Kabul: Sixteen people were killed after militants stormed the American University of Afghanistan in Kabul, officials said on Thursday, in a nearly 10-hour raid that prompted anguished pleas for help from trapped students.
Explosions and gunfire rocked the campus after the attack began Wednesday evening, just weeks after two university professors – an American and an Australian – were kidnapped at gunpoint near the school.
No group has so far claimed responsibility for the assault, but it occurred as the Taliban ramp up their nationwide summer offensive against the Western-backed government.
The presidential office said the attack was “orchestrated” from Pakistan, Afghanistan’s longtime regional nemesis often accused of harbouring the Taliban.
“Sixteen people, including eight students, were killed and 53 others were wounded,” health ministry spokesman Waheed Majroh told AFP. “Some of the wounded are in critical condition.”
The interior ministry said the fatalities included policemen, a university guard and a guard from the neighbouring vocational school for the visually impaired.
Hundreds of trapped students were rescued during the overnight operation, many of whom tweeted desperate messages for help. Some used classroom furniture to barricade the doors while others made a mad scramble to escape through windows.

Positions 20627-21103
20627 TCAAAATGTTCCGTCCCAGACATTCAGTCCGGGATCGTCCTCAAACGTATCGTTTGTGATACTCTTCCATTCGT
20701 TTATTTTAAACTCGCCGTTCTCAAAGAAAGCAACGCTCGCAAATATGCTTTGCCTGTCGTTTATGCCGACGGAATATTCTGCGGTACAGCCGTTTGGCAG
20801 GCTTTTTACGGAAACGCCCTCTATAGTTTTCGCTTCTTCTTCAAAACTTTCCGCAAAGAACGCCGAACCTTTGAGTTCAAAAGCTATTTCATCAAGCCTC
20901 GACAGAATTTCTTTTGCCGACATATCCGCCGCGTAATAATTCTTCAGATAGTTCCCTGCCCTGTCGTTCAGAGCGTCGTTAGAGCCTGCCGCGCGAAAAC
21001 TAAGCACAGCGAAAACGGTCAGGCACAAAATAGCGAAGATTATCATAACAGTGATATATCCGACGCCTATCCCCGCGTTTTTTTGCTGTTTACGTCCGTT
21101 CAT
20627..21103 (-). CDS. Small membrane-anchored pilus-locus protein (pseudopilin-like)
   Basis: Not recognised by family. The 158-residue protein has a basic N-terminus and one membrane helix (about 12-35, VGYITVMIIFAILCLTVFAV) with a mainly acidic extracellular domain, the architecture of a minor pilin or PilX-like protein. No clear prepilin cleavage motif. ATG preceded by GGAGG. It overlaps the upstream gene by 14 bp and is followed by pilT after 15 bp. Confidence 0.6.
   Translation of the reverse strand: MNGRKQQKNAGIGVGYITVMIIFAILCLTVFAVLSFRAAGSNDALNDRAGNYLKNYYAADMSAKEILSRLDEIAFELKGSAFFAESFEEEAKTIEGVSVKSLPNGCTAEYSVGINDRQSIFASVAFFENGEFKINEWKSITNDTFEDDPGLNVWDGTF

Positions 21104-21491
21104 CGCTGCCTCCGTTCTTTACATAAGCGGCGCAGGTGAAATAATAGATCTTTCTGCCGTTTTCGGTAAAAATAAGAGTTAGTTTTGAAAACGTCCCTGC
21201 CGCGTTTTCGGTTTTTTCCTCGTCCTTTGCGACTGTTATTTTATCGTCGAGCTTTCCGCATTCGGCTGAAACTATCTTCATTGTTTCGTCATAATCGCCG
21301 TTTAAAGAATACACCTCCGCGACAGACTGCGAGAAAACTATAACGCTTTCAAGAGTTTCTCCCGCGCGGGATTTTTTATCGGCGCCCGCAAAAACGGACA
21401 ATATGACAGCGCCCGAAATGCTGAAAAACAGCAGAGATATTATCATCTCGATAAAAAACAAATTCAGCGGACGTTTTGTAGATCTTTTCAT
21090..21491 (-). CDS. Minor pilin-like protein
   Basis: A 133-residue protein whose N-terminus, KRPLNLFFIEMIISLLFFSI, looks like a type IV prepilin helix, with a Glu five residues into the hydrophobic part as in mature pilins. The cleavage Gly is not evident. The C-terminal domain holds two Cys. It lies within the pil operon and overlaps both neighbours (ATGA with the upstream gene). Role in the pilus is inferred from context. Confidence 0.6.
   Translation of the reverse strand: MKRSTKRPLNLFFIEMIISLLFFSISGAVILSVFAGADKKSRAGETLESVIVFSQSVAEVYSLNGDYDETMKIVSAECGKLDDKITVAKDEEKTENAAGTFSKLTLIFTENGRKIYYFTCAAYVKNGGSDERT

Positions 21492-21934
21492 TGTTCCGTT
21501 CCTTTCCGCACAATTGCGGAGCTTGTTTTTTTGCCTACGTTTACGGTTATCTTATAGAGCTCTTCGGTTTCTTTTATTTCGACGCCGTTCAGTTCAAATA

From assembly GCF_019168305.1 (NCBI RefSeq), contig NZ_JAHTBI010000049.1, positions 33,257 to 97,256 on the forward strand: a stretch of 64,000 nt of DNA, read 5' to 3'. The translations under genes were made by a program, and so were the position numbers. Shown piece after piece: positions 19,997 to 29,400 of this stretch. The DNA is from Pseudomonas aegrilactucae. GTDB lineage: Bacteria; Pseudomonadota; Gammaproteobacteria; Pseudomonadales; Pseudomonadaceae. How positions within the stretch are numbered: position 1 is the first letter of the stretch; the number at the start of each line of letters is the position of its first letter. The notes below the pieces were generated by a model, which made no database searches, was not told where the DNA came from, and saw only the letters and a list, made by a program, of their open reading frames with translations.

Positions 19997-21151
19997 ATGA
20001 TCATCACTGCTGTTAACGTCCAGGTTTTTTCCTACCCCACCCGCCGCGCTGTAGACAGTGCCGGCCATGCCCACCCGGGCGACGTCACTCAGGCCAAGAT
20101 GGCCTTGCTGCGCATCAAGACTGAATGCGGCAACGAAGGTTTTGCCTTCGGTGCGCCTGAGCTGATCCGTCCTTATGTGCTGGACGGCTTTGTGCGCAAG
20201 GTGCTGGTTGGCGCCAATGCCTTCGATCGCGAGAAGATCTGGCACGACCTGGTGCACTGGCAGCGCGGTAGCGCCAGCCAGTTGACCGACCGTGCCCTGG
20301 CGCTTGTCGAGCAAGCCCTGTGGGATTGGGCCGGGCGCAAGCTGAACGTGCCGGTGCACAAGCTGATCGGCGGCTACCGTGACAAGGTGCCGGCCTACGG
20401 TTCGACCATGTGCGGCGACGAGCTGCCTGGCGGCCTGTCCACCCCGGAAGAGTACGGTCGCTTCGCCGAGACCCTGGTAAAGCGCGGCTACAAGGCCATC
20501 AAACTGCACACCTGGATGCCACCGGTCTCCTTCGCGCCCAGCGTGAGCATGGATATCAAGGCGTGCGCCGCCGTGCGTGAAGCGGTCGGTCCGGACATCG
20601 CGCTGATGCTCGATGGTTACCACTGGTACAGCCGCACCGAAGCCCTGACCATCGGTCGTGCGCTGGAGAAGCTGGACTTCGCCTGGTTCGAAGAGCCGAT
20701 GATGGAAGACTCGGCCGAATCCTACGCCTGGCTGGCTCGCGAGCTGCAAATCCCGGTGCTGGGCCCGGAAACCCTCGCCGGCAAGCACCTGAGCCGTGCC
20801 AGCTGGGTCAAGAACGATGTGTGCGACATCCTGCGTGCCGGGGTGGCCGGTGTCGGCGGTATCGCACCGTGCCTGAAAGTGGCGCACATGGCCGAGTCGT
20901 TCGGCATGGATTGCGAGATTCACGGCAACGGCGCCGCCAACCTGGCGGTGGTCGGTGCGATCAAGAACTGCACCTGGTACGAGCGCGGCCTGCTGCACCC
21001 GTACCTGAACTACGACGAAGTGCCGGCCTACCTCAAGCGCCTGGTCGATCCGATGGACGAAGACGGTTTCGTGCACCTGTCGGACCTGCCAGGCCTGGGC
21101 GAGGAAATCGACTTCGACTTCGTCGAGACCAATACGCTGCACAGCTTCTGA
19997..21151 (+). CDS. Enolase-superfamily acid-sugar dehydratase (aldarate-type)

The attack began just after dusk, when the private university is usually packed with students, many of them working professionals doing part-time courses.
“Students were pushing each other out of the classroom window,” Farzana, a young student who managed to flee told AFP. “I was reluctant to jump but a fellow student pushed me and I fell down. The rest I don’t remember.”
Authorities refused to confirm whether any hostages had been taken.
NATO military advisers helped Afghan forces to respond to the attack, a US official said, without specifying how many troops were involved.
At dawn, after the assault had ended, a few women students, some of them terrified and weeping, were escorted out of the campus by policemen.
The attack, apparently the first major militant assault on a prominent university in Afghanistan, has cast a pall on the education sector, seen as a rare symbol of hope for the country’s burgeoning youth at a time of rising insecurity.
The growing number of students attending university, especially women, has been hailed as a success story in Afghanistan since the 2001 ouster of the Taliban regime, which banned women’s education.
“Terrorist groups, by attacking civilians, educational institutions, residential areas, culverts, bridges, electricity stations… Want to obstruct growth and strengthening of the values that Afghans believe in,” President Ashraf Ghani said in a statement, condemning the “brutal attack”.
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